During Kansas City Comic Con I had the pleasure of sitting in on a panel titled “Who runs the world?” I went into it knowing it was a panel consisting of females in the comic book industry. As a female comic book reader this was a welcoming surprise to me. The industry is dominated by male creators, whether they are writers or artists. According to research done by Tim Hanley: DC, Marvel, and Image were responsible for 83% of direct comic sales in June of 2016. When it comes to the creators 24% are people of color, and 11% are women. Now, you can see why a panel consisting of published female writers is important. Our gender lacks representation on the business side of things, which leads to a lack of representation within the pages of comic books. The biggest draw for me though was their young age. It’s not often you meet a published creator that’s still a teenager.
Breaking Down the Barriers
There are a different set of challenges in the industry when you’re a female, and they’re magnified when you’re a published teen creator. Ageism is something that they experience. Often times when people are visiting their tables at conventions it is assumed that they’re not the artists. There are times when they are talked down to as if they are too naive to know how the industry works, or even have a knowledge of comics history. These are talented ladies that have jumped into a tough industry and carved their own path. They are doing something that they feel passionate about, which is more than a lot of people can say about their own careers.
Brianna Crozier, better known as Bri Pi Art, is an 18 year old just starting college. She is a double major at the Kansas City Art Institute studying Illustration and Creative Writing. Crozier’s first serial comic was a webcomic called, “The Flower Girl”. She followed this up with a single issue comic “Until Then”, written after her sister’s best friend passed away from Leukemia. If you purchase the book a portion of the proceeds are donated to charities. Currently she’s working on a comic called “Oddity” about a girl that made a deal with a demon and is trying to regain her soul.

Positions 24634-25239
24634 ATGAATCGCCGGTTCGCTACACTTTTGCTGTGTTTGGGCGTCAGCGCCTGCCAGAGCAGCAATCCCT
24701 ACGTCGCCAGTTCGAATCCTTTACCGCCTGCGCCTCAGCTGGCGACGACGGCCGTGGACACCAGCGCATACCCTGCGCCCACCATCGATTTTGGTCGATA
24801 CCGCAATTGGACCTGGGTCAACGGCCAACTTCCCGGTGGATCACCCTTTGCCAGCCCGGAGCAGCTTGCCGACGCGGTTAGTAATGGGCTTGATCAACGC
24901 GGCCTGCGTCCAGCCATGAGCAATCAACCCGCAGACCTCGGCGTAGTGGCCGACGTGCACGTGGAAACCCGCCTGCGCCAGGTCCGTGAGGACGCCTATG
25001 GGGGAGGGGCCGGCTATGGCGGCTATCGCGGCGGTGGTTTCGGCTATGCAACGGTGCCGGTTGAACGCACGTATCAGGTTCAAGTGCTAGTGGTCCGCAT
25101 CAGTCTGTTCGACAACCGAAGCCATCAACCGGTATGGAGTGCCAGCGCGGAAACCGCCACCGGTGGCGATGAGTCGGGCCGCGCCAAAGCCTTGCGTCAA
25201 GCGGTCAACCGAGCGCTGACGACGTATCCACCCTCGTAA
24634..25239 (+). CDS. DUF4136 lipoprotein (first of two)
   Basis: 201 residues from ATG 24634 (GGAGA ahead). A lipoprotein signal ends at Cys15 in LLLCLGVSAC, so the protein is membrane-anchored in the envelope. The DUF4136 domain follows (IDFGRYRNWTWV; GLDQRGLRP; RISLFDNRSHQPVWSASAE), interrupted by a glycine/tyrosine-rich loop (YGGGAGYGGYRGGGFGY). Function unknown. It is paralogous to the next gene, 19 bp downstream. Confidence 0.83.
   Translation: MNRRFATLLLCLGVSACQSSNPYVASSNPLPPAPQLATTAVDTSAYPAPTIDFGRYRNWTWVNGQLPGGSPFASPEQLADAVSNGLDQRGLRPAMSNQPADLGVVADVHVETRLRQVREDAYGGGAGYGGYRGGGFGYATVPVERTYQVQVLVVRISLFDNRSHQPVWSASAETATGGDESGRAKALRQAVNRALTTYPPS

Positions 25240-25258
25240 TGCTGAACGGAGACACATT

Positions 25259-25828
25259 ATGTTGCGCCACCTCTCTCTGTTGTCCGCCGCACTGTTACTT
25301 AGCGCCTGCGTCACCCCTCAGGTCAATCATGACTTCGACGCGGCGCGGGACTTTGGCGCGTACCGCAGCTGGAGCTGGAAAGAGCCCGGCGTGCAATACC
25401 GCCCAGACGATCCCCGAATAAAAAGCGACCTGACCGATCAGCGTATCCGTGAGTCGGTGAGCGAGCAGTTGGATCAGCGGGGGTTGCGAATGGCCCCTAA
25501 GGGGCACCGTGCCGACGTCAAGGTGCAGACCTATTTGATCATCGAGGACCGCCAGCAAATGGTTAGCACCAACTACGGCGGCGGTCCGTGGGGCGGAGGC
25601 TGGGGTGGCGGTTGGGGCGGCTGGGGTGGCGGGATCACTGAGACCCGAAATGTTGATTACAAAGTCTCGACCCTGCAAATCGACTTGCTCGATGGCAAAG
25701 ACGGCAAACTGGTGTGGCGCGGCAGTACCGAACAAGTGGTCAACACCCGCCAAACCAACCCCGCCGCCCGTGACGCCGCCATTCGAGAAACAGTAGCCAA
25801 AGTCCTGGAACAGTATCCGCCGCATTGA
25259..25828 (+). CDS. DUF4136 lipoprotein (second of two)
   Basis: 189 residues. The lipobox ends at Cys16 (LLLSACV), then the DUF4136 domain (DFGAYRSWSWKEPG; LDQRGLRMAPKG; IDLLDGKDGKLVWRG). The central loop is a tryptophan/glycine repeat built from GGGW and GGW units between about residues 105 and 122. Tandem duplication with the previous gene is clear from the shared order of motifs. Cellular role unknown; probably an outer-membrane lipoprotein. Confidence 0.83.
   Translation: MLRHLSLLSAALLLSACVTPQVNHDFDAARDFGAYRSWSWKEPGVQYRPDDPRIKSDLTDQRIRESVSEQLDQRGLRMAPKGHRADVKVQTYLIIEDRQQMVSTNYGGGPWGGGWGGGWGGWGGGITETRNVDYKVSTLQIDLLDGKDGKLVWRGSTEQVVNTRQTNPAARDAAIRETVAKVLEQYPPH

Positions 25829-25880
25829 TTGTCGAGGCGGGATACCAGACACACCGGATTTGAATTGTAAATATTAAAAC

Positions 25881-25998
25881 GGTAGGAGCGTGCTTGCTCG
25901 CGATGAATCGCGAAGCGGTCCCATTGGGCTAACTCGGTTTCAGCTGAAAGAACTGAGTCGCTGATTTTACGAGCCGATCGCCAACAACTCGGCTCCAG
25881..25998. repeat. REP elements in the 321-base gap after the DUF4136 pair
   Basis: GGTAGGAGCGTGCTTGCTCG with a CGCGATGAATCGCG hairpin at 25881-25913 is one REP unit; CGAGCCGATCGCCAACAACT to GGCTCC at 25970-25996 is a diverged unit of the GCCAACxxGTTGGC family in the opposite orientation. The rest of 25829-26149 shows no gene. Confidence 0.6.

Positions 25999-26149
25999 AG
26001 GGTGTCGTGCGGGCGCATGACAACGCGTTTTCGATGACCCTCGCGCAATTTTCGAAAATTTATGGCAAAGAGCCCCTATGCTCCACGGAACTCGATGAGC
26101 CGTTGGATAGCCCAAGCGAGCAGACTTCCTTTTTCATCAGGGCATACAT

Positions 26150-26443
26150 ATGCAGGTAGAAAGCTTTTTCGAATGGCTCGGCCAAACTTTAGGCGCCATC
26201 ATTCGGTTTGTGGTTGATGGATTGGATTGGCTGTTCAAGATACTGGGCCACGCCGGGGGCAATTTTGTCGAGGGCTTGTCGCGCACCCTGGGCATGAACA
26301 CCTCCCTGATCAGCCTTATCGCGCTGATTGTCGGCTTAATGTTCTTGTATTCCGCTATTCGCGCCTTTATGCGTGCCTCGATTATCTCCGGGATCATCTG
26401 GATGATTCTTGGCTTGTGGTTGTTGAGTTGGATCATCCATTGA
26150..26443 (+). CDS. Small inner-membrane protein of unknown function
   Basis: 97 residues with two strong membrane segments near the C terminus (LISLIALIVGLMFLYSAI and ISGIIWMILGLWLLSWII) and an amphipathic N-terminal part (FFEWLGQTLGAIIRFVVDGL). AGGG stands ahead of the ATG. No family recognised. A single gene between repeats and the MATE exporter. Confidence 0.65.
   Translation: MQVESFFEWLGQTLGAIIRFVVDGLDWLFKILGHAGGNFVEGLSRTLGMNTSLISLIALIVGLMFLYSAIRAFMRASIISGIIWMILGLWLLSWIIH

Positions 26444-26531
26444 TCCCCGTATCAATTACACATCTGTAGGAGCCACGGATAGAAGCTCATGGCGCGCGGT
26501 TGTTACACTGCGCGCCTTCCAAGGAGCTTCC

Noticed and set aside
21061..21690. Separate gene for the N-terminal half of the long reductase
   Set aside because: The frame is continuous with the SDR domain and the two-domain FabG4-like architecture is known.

The Cooper Sisters
Maia and Luna Cooper, 16 years old, are sisters who have a comic book entitled Champions of Erendil, published by Champion Comics. The comic sounded familiar, and when I did a quick search I realized I had read their comic. It was gifted to me by another creator. Maia and Luna started doing comics at the age of thirteen, which is impressive. I look forward to seeing more from them in the future.
One of the things they all agreed was the importance of diversity in comics. They never want to create diverse characters out of obligation. The characters need to develop organically, the interactions and dialogue needs to feel natural rather than forced. Another issue is the hyper-sexualization of characters and it is something they avoid. There are readers who still see it as a necessary aspect to female characters. Crozier has had someone tell her that a teenage character that she created wasn’t sexy enough. This is a problem that needs to be addressed on a larger level. We need to see more creators following this example.
Embracing the Future
At the end of their panel, I left feeling hopeful. The audience’s reaction to the creators was encouraging. They asked them questions without talking down to them. The same ones you would ask comic book veterans that have worked in the industry for more than a decade. I was inspired as someone that has wanted to write a comic for years. Any one of their peers or anyone younger walked away knowing that they could be part of the comic book industry.
If you are unfamiliar with Crozier or the Cooper sisters, I recommend that you check out their books. They are part of the next generation of creators and should be supported as they continue working in the comic book industry. Brianna Crozier can be found at Bri Pi Art. Maia and Luna Cooper can be found at Champion Comics. They were also good enough to provide us samples of their work, which you can check out below.